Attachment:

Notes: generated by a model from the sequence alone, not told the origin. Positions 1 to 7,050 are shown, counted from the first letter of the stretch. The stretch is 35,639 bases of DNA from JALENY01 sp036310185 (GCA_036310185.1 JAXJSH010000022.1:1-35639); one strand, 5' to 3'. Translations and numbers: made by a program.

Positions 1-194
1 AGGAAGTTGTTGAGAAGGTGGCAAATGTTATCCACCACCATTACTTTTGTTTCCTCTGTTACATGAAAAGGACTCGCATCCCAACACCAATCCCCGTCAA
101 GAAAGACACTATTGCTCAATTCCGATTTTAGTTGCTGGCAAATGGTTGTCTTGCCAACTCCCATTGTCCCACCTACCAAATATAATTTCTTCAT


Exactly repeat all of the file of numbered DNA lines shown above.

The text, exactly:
Notes: generated by a model from the sequence alone, not told the origin. Positions 1 to 7,050 are shown, counted from the first letter of the stretch. The stretch is 35,639 bases of DNA from JALENY01 sp036310185 (GCA_036310185.1 JAXJSH010000022.1:1-35639); one strand, 5' to 3'. Translations and numbers: made by a program.

Positions 1-194
1 AGGAAGTTGTTGAGAAGGTGGCAAATGTTATCCACCACCATTACTTTTGTTTCCTCTGTTACATGAAAAGGACTCGCATCCCAACACCAATCCCCGTCAA
101 GAAAGACACTATTGCTCAATTCCGATTTTAGTTGCTGGCAAATGGTTGTCTTGCCAACTCCCATTGTCCCACCTACCAAATATAATTTCTTCAT